Dr. Hamisu Salihu and colleagues publish article on in vitro fertilization
Professor Hamisu Salihu, MD. PhD, and colleagues recently published “Obligatory versus elective single embryo transfer in in vitro fertilization.” Dr. Salihu holds faculty positions in the USF College of Public Health, Department of Epidemiology and Biostatistics and Morsani College of Medicine, Department of Obstetrics and Gynecology. He directs the Occupational Medicine Residency Program at USF and the Center for Research and Evaluation of the Lawton and Rhea Chiles Center.
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J Reprod Med. 2013 Mar-Apr;58(3-4):95-100.
Obligatory versus elective single embryo transfer in in vitro fertilization. A population-based analysis of data from the U.K. Human Fertilisation and Embryology Authority.
Department of Family Medicine and Public Health Sciences, Wayne State University School of Medicine, 3939 Woodward Avenue, Room 322, Detroit, MI 48201, USA. firstname.lastname@example.org
To determine how obligatory single embryo transfer (SET) and elective SET influence pregnancy outcome.
We compared women who underwent obligatory and elective SET using data from a comprehensive, population-based register from the United Kingdom Human Fertilisation and Embryology Authority, which contained all in vitro fertilization (IVF) treatments administered between 1991 and 1998. Generalized estimating equations were used to generate adjusted odds ratios (ORs) and 95% confidence intervals (CIs) to compare clinical pregnancy, live birth, and multiple birth rates.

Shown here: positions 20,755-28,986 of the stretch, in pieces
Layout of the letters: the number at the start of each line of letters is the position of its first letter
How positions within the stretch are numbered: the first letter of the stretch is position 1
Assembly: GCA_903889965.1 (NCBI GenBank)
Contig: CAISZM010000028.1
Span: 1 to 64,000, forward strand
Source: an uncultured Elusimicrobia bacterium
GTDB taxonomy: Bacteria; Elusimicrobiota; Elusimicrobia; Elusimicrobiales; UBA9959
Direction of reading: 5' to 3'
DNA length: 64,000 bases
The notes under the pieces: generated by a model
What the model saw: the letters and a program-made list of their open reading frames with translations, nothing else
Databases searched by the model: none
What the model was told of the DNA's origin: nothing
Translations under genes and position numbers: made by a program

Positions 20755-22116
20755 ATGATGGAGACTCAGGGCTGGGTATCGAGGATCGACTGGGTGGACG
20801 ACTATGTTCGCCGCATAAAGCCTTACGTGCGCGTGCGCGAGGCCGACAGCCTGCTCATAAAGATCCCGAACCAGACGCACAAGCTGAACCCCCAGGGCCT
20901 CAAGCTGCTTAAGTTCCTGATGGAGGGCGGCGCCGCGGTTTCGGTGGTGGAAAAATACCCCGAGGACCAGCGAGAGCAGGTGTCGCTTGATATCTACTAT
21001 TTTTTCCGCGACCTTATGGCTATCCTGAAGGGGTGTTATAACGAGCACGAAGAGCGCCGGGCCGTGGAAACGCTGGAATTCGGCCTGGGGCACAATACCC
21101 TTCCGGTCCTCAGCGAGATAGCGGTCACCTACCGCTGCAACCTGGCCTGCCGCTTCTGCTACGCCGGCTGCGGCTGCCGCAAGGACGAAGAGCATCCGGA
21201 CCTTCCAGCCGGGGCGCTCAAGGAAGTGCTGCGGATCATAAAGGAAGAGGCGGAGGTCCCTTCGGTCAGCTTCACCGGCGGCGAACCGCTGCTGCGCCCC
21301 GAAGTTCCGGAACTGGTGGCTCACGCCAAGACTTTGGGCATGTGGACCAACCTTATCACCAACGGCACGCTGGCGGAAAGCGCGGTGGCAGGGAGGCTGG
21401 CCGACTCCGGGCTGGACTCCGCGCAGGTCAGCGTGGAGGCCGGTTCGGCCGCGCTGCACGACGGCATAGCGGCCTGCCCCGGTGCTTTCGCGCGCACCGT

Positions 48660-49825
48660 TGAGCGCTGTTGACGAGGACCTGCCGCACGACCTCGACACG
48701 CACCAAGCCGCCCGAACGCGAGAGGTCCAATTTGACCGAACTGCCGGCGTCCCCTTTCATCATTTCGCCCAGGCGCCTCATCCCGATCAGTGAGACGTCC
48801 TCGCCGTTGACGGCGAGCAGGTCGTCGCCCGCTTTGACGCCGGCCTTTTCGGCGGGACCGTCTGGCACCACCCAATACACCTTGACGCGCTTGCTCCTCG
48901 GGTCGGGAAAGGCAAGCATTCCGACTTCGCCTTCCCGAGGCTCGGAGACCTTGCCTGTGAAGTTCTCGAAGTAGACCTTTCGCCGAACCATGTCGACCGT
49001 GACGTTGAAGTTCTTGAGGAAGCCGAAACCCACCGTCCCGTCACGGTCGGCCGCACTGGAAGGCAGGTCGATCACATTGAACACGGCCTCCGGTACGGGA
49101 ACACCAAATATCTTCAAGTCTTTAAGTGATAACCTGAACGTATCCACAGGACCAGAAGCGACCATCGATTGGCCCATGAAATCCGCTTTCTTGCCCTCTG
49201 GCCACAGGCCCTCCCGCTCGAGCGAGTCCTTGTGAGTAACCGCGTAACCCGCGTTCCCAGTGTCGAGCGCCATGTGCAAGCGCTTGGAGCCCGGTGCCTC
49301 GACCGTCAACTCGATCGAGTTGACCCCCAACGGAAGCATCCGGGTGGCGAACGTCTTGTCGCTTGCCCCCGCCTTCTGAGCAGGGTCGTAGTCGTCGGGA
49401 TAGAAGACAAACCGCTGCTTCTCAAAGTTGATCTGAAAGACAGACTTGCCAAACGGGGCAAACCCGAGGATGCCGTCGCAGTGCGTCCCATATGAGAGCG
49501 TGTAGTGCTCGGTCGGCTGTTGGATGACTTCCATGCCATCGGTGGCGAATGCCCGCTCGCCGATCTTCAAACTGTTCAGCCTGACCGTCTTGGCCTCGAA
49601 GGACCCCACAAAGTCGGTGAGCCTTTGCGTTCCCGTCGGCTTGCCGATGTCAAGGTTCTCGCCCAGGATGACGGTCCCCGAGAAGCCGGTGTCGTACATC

Obligatory and elective SET had similar clinical pregnancy and live birth rates and comparable multiple birth rates. Obligatory and elective SET were equally likely to end in a live birth (OR = 1.08; 95% CI = 0.90, 1.30). Similar results were found after restricting the data to women without previous IVF births (OR = 1.18; 95% CI = 0.98, 1.42) and without previous naturally conceived live births (OR = 1.16; 95% CI = 0.95, 1.43).
This study suggests that obligatory SET can achieve pregnancy and live birth rates that are at least as good as elective SET. Equally important is the low multiple birth rate which was maintained in both forms of SET. More studies comparing elective versus obligatory SET can assist with achieving optimal pregnancy rates while preventing multiple births.
[PubMed - in process]